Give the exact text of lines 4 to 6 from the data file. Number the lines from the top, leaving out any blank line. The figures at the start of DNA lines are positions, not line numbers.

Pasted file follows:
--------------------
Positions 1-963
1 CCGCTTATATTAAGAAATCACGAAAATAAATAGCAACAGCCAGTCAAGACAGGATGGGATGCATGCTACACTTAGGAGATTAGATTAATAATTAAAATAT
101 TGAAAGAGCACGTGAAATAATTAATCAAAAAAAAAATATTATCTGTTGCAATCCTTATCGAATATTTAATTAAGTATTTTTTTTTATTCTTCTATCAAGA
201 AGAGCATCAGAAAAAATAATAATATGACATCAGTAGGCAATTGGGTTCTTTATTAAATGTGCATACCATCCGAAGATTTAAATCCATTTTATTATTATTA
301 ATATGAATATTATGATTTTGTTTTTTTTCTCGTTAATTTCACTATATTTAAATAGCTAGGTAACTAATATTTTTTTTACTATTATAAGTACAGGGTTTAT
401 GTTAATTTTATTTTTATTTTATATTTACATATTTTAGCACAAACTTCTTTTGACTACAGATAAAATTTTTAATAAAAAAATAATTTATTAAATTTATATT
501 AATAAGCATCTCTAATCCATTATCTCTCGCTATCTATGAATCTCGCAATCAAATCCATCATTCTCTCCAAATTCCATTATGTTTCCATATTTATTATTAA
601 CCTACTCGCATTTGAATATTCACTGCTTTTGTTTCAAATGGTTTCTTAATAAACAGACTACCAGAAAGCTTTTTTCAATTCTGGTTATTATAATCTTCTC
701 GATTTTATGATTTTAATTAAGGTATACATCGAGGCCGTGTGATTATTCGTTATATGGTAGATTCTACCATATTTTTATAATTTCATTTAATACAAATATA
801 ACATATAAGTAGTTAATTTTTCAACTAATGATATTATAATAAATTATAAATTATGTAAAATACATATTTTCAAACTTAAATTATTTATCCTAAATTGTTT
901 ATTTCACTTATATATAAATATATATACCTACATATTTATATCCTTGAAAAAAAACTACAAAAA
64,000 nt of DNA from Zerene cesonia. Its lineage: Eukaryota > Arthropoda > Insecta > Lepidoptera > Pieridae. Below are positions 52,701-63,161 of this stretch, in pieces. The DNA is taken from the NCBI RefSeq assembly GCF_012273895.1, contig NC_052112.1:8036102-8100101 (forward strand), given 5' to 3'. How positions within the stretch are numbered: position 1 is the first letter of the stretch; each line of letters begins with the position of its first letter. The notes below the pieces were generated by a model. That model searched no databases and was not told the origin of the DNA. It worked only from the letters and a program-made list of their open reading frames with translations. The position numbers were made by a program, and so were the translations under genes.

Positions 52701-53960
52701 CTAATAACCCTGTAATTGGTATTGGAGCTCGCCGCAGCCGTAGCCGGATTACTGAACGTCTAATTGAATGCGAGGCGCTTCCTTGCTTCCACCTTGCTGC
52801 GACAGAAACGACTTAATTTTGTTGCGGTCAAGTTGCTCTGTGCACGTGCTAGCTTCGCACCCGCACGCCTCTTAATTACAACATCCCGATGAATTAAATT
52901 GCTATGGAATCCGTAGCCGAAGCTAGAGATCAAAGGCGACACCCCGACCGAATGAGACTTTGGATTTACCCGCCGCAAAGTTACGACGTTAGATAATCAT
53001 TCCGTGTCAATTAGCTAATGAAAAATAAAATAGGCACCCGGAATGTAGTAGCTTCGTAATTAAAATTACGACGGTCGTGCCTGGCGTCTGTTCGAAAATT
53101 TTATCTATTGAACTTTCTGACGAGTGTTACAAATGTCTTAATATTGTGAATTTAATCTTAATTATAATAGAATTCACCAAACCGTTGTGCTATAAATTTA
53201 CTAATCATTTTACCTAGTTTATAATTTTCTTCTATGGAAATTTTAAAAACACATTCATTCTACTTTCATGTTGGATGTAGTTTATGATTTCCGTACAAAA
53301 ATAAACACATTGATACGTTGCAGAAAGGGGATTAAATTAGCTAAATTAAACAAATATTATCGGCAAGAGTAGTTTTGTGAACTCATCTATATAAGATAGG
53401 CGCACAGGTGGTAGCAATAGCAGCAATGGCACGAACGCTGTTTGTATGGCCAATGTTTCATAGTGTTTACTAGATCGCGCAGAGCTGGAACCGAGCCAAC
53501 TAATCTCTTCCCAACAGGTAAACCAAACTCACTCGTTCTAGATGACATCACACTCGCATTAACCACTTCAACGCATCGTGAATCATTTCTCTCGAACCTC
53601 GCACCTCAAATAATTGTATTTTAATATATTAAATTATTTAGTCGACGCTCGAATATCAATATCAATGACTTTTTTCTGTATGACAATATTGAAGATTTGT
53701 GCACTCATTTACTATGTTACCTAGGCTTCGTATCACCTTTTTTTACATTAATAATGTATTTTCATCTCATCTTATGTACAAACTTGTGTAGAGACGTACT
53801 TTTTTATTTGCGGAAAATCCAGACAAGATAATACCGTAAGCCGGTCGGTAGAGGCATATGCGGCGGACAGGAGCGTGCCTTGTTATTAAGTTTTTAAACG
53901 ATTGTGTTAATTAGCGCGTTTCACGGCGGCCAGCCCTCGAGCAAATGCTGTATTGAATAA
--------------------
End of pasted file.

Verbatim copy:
201 AGAGCATCAGAAAAAATAATAATATGACATCAGTAGGCAATTGGGTTCTTTATTAAATGTGCATACCATCCGAAGATTTAAATCCATTTTATTATTATTA
301 ATATGAATATTATGATTTTGTTTTTTTTCTCGTTAATTTCACTATATTTAAATAGCTAGGTAACTAATATTTTTTTTACTATTATAAGTACAGGGTTTAT
401 GTTAATTTTATTTTTATTTTATATTTACATATTTTAGCACAAACTTCTTTTGACTACAGATAAAATTTTTAATAAAAAAATAATTTATTAAATTTATATT